The Ten Commandments (VHS, 2001, Spanish Subtitled)
(13 Epinions reviews)
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The Ten Commandments: Moses didn't really look like Charleton Heston
Dec 31, 2001
Review by naphtalia
Rated a Very Helpful Review
Pros:terrific special effects. an exciting story.
Cons:melodramatic. REALLY bad dialogue.
The Bottom Line: Hard to know how to rate this. For kids, great. For groups, maybe.For the pleasure of watching alone, no. But the acting makes me give it a no vote.
The most spectacular film Cecil B. De Mille made was also his last. The Ten Commandments which stars Charleton Heston as Moses and De Mille himself as the voice of G-d, though a blockbuster in its own day, is melodramatic and over the top. It's melodramatic acting may have been the style for silent films where the story had to be portrayed with a minimum of text. However, for those used to sound, watching great actors performing in this way is often painful, or laughable, or even both.
Recommend this product?
This is a fun movie for kids. It is also great fun in groups for those who like to comment on dialogue and action. It is, however, so stylized as to be nearly unwatchable for those who really want to watch a good drama. The special effects, at times, are truly remarkable. Overall, however, I would leave this one on the shelf.
*SPOILER: The following gives major details about the story*
The movie tells the story of Moses. The first part of the movie shows how the son of slaves from the tribe of Levi ends up living in the house of Pharoah Sethi (Sir Cedric Hardwicke) as a prince of the land. At this time, he is unaware of his heritage. He helps with construction of the pyramids. Also living in the house of Sethi is Ramses (Yul Brynner) and Princess Nefretiri (Anne Baxter). Everything seems to come easier to Moses than to Ramses. The slaves like Moses better. Nefretiri likes him better. Sethi likes him better. While out working on the construction project for Sethi, Moses saves the life of an old Hebrew woman who was going to be crushed by the stones. He gets to tell the task master who would have seen her crushed rather than stopping the stone that "Blood makes poor mortar." These are terrific actors who are given a good story written with drippy dialogue. One can't help but wince.
When back at home, it becomes clear that Moses and Nefertiri (who describes him as "You stubborn, splendid, adorable fool) are going to marry, an old servant named Memnet reveals his secret. Nefertiri kills her, but Moses finds out the truth anyway. Moses is banished by his half-brother Rameses when it is discovered that he is an Israelite and Princess Nefretiri upon his banishment marries Ramses instead.
In the next part of the story, Moses finds himself among the Midianites where he finds a wife and then finds his calling when G-d (Cecil B. De Mille) speaks to him from a burning bush. He returns to Egypt. It's time for G-d to release his people from bondage. Sethi has died while Moses was away and now Ramses is the ruler. It is him and his lovely wife Nefertiri that Moses must confront. What follows are the scenes of the ten plagues. Though I find much fault with the acting of this tale, the plagues are superbly done. When one considers the limited technology of the era in which this film was made, the effects are even more spectacular. I especially should comment on the superb plague of blood when the Nile turns red. It may not seem like a big deal now, but this is a beautifully moving scene.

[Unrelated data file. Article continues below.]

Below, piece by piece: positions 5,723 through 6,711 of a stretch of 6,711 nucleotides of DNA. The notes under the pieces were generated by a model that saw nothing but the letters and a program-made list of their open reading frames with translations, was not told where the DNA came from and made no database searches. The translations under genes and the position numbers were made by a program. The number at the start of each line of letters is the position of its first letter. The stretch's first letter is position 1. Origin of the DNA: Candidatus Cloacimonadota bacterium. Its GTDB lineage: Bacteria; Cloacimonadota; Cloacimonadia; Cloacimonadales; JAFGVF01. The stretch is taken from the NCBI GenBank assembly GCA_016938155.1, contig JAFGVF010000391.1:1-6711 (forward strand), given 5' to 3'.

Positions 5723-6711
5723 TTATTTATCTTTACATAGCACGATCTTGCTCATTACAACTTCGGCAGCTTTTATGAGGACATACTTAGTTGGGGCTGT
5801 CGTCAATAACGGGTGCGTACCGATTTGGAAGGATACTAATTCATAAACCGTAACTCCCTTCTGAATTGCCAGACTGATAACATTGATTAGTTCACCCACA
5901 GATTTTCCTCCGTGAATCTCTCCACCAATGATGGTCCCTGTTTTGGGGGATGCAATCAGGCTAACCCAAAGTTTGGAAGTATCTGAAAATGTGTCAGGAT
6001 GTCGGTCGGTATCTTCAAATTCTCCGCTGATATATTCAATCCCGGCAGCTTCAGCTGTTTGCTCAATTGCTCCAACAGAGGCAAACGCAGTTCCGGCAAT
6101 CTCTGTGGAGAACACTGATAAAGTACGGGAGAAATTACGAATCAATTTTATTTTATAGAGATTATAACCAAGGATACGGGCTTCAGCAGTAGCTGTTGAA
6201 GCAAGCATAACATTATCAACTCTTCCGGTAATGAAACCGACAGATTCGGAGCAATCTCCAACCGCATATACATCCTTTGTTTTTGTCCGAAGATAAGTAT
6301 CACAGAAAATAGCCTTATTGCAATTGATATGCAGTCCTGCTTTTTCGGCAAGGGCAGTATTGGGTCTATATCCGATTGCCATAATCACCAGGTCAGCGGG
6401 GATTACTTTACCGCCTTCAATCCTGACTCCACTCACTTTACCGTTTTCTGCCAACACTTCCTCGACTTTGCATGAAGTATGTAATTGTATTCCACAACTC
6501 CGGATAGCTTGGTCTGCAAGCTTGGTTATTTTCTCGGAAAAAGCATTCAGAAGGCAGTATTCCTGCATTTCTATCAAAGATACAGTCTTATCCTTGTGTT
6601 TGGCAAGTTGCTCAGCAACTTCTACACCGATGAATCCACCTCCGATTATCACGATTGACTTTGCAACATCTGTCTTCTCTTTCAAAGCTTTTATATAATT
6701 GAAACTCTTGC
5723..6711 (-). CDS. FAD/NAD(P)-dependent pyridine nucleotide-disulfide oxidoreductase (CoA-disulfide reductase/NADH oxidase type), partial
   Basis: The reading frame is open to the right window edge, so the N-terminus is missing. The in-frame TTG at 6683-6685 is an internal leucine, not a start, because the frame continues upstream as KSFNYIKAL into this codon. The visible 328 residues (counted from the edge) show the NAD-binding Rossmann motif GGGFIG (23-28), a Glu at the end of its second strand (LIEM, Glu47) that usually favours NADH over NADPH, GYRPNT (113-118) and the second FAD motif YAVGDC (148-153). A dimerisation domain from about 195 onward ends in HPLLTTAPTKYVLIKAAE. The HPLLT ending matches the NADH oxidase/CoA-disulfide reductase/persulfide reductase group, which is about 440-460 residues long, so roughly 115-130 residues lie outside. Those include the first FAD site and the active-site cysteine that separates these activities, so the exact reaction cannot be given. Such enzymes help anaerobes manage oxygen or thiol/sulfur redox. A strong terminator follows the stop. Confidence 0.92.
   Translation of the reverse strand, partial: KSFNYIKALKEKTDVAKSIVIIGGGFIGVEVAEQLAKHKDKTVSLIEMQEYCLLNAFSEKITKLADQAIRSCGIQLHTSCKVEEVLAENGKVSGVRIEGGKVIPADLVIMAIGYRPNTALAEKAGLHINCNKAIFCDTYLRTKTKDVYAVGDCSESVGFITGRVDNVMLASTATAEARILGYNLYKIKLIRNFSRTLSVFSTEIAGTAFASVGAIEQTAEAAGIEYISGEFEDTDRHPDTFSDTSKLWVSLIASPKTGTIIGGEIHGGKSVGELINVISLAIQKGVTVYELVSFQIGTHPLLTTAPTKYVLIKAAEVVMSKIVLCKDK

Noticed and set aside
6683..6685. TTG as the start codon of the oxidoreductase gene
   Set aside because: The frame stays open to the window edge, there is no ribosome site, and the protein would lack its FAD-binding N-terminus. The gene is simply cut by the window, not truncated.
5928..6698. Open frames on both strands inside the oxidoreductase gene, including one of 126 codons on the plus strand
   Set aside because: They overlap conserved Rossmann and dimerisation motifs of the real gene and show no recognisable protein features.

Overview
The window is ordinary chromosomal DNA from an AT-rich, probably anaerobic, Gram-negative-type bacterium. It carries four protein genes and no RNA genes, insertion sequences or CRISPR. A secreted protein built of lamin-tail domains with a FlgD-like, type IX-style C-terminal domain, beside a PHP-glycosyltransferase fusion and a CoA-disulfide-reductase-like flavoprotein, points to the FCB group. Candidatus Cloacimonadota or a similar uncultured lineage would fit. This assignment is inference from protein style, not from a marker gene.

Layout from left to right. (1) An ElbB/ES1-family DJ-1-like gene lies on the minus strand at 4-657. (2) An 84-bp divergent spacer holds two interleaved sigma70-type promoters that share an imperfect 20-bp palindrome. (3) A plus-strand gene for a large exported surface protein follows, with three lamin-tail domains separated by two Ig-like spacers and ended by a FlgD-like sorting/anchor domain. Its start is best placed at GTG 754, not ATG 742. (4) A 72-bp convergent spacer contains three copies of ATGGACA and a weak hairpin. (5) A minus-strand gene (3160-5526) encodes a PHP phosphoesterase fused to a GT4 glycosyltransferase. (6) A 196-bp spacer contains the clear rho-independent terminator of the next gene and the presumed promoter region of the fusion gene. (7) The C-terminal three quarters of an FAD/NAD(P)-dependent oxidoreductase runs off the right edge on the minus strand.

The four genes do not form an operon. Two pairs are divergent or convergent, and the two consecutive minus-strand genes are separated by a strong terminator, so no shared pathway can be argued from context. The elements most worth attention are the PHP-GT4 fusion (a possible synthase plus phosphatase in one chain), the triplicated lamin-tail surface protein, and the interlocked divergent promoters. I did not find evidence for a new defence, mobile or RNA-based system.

The scenes in which the Children of Israel flee is spectacular for its sheer scope. The number of performers involved is amazing. The pillar of fire is a pretty week special effect after the plagues, but the parting of the Red Sea makes up for it. At one point an old man comments "G-d opens the sea with the blast of his nostrils." The child with whom I was watching this summed up the response to that line as "Ewwww!" Even so, the scene works beautifully. Ramses melodramatic moment as he finds his troops drowned is the one time in the movie where the melodrama really works.
Finally, we get to what the movie is all about - the Ten Commandments. While the finger of G-d carves out the tablets, the Israelites below are having a whee of a good old time making and worshipping an idol of a golden calf. The scene culminates in a little orgiastic revelling just as Moses comes down with the tablets of the law and stops the whole shebang. The movie ends with Moses not going into the promised land, but watching as those he led do so.
This movie, made during the era of the code, hints at sex without ever showing any. The language is clean. It is a film you can watch with children. However, it is quite long and you might want to schedule it in pieces rather than a single sitting. I, myself, would be happy never watching this version again. If you really want to know about this story, remember that the book is better.
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